... Holy moly, this is some hard-core stuff. That'd be good to put into the magitek setting I'm working on. Essentially, Earth is destroyed by nuclear war, and the survivors of the human population of Earth travel through a number of portals to invade what is, essentially, a fantasy world populated by the standard-issue races ( orcs, elves, humans, dwarves, etc.). After a long, horrifically bloody series of wars known as the Exodus Wars, the invading Coalition of Democratic Nations, and its rival organization, the Pan-Asian Alliance, have conquered great portions of the world, and have begun the process of bringing technology to the newly-ravaged world. However, huge portions of the globe are still left up for grabs, as some tech (mainly military) ends up in the hands of various third-world tyrants and monarchs, and a cold war begins between the CDN and PAA. In essence, a near-future Magitek setting.
They way I see it, this fortress is the capital of a human kingdom that is highly resistant to both of the main empires, and has been involved in an especially brutal war against the Coalition Marine Corps and its troops. Recently, though, the Marines have managed to push the enemy forces back into their fortress, and have laid siege to the fortress itself. However, a problem has come up- no matter how much ordnance the Marine artillery launches at the fortress walls, the walls simply will not fall. The Marine's mages have deduced that the walls have been heavily augmented with enchantments, and have decided that the only way to get into the fortress is to either take the walls by storm (which could lead to horrifying casualties), or to send elite teams of personnel into the crypts beneath the city to emerge on the inside, overwhelm the main gate, and let in the Marine infantry. However, while the mages knew of the 'enchantments' made to the walls, they did not know about how these enchantments were created- nor of the vengeful ghost army that could be called upon by the castle's lord.
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Qeue the players being sent into the catacombs, wherein the game would turn into a survival-horror race to the gates while being pursued by nigh-unstoppable spirits in an attempt to see the mission through to completion and survive.
Ah, somebody here likes Five Finger Death Punch, eh?
I really like this race. In fact, I might use it in a campaign I'm thinking of. There's an area in it called the Volskari Dominion, which is essentially like Magic North Korea... With larger guns. The people there are fanatically loyal to the ruling regime, and have repeatedly marched to war for the dumbest reasons and for the smallest slights imaginable, like if someone declared war on the U.S. because they held the Olympics in Seattle. Anywho, I was originally going to have the Volskari people be humans with weak immune systems (Volskaria is highly volcanic, and the air there is so high in temperature that very little bacterial life can survive- no doubt I'm butchering my biology, here, but I'll work on that later), but I have to say that the Shalari are a way better fit for that sort of horrifying, utterly insane regime that I'm looking for. Also, the idea of a group of Death Seekers fighting an elite unit of CDN Marine commandos is pretty awesome.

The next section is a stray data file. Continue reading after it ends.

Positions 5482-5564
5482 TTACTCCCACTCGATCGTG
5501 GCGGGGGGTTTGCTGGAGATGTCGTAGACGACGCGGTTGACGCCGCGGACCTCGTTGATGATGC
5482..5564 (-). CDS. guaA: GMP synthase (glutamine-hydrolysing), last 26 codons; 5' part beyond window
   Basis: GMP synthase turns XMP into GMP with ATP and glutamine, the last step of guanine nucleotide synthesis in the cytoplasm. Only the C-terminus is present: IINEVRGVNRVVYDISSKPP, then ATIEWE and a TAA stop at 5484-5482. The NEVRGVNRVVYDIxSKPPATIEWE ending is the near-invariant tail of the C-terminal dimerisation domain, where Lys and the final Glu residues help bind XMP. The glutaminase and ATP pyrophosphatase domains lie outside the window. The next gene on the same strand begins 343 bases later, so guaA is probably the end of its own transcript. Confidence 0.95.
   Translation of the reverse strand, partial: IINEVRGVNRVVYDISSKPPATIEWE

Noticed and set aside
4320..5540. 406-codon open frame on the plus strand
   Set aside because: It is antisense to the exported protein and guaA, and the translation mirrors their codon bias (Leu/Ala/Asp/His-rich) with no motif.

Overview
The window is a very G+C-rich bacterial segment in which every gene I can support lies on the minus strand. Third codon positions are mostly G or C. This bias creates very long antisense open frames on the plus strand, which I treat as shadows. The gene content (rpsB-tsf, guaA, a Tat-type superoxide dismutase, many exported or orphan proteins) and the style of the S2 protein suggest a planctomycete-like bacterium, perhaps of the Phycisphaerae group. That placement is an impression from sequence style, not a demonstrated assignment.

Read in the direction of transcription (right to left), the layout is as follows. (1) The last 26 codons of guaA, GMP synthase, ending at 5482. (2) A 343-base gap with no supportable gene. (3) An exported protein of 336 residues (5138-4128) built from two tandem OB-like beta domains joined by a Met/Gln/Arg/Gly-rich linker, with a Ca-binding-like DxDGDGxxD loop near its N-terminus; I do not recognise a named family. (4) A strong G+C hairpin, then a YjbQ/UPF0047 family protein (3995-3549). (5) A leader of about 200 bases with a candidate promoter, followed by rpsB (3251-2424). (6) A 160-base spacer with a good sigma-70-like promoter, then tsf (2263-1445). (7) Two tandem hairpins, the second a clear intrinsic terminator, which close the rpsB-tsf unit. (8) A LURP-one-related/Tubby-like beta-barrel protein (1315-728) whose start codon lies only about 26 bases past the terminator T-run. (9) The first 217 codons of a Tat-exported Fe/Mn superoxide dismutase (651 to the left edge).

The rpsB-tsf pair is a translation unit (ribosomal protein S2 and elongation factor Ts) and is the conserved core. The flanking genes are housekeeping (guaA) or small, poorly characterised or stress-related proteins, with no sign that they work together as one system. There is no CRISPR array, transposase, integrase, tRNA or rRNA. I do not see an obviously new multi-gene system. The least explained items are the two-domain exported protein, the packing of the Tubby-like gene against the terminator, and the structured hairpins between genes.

One quick things about ascetics, though- their whole deal isn't that they only stay calm to put on a good public face. Instead, their main flaw is that instead of letting off wee bits of anger to take off the overall pressure, like pressure off a fault line, the Ascetic tries too hard to keep all that energy bottled up until, one fateful day, it just plain implodes on the poor fellow and he goes on a rampage.
Therefore, if Dante here was an Ascetic, he'd try to store up all that anger until, at some point, he'd just go off like a hand grenade with Tourettes. Also, Rage Mages just plain don't make for good politicians- they generally just don't have the patience, and the time they spend campaigning could just as well be put to use getting really, REALLY angry about stuff and becoming more powerful.
Just FYI., dude.
Now, one thing I'm wondering is what time setting this is supposed to be in. I'd assume that you're focusing on a more modern army, with assault rifles and tanks and stuff, but a lot of the officers you mention seem to be based on 18th-19th century armies, where rank was either hereditary or bought. In a modern-day army, like the US Army or Marine Corps, divisions such as class or prior rank wouldn't be much of an issue. So, is this more old-school, or some sort of fusion of army types?
Either way, great work.
An ingenious invention, without a doubt, and perfect for a dystopian fantasy session, much like the series of games I'm planning to run which mix magic and tech. In this setting, the two main sides are based off of Communist China and NATO/ the UN, but there are numerous smaller, third-world nations between the two belligerents who would pay top dollar for a product like this. One angle might be that the players are working fro the Covert Actions Directorate (pretty much the CIA), and they're tracing a shipment of this potion in order to assassinate some enemy leaders or something. Or, if you're feeling REALLY grimdark, the player characters might actually be assigned to administer the stuff secretly to a rebel leader.